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B.C.'s embattled children's minister demoted following calls for resignation

Victoria -

Embattled minister Mitzi Dean has been shuffled out of her post heading the Ministry of Children and Family Development, a demotion that comes after mounting pressure for her to resign.

BC United has been calling for Dean’s to be replaced for months over what Opposition leader Kevin Falcon described Monday as the “shocking, bad results that we’re seeing in terms of children under government care.”

Dean, the MLA for Esquimalt–Metchosin, was replaced by Victoria-Beacon Hill MLA Grace Lore. Dean will move into Lore's old role, minister of state for child care, a position with fewer staff, a decreased salary and a lower profile. 

On Monday, Premier David Eby contended the demotion wasn’t because of persistent demands for Dean's resignation.

“We came, reluctantly, to a shared decision that in order to keep moving forward – to accelerate this work – we need to have a reset at the ministry,” said Eby at an unrelated news conference.

There had been growing calls for her to step aside – from not only the Opposition but from First Nations leadership – over her and her ministry's handling of cases involving children in foster care.

Those calls grew especially loud following a shocking case that came to light this summer, involving two children brutally abused by their Indigenous foster parents – abuse that resulted in the death of an 11-year-old boy. Alarm grew upon revelations that social workers never checked on the children for seven months.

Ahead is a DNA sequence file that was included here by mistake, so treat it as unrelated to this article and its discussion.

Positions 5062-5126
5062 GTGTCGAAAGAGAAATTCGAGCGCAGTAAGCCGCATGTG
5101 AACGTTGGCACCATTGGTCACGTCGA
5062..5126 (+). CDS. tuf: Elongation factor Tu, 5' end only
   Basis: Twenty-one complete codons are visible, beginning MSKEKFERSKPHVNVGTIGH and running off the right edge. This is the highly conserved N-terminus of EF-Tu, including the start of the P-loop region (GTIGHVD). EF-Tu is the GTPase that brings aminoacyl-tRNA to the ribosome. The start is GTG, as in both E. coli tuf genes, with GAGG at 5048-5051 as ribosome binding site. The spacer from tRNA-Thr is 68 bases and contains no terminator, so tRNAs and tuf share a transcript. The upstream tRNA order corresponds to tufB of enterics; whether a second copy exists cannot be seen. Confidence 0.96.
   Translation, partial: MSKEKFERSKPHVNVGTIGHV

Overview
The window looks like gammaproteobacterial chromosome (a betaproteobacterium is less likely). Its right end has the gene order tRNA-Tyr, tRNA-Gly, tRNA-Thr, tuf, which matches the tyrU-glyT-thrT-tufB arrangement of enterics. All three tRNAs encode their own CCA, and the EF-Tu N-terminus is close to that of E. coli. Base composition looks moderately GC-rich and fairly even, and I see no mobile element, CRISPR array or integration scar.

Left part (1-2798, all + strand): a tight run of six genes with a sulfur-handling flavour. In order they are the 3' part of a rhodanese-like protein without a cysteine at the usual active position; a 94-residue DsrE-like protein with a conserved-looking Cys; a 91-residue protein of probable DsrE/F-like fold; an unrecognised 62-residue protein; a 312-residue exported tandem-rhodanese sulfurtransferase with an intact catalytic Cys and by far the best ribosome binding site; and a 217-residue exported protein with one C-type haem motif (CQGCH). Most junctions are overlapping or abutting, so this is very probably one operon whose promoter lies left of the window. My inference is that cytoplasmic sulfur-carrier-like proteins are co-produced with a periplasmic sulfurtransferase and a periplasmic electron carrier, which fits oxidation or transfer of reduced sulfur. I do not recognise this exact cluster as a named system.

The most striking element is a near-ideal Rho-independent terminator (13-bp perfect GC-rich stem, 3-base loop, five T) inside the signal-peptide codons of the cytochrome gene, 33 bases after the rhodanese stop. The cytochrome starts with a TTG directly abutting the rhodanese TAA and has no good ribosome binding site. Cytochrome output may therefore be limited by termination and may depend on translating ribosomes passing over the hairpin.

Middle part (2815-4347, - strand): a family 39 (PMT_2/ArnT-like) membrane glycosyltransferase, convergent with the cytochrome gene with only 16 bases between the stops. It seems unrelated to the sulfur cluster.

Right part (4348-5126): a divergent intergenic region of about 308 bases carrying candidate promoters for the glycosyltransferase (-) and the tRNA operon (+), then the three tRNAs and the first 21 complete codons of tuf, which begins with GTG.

“This ministry has needed a change in leadership and this is what we’ve been calling for, from both a political and administrative perspective,” said Green Party MLA Adam Olsen on Monday.

“My only disappointment is that this didn’t happen six months earlier, but better late than never,” said Falcon.

Following the shuffle, Dean issued a statement saying: “Affordable, accessible, good quality child care is vital to families across our province and I’m looking forward to ensuring more parents are able to access the child care they and their families need.”

Meanwhile, Dr. Jennifer Charlesworth, B.C.’s representative for children and youth, has been investigating the horrific case of the 11-year-old who died in care. Her report is expected to be made public this June. Top Stories

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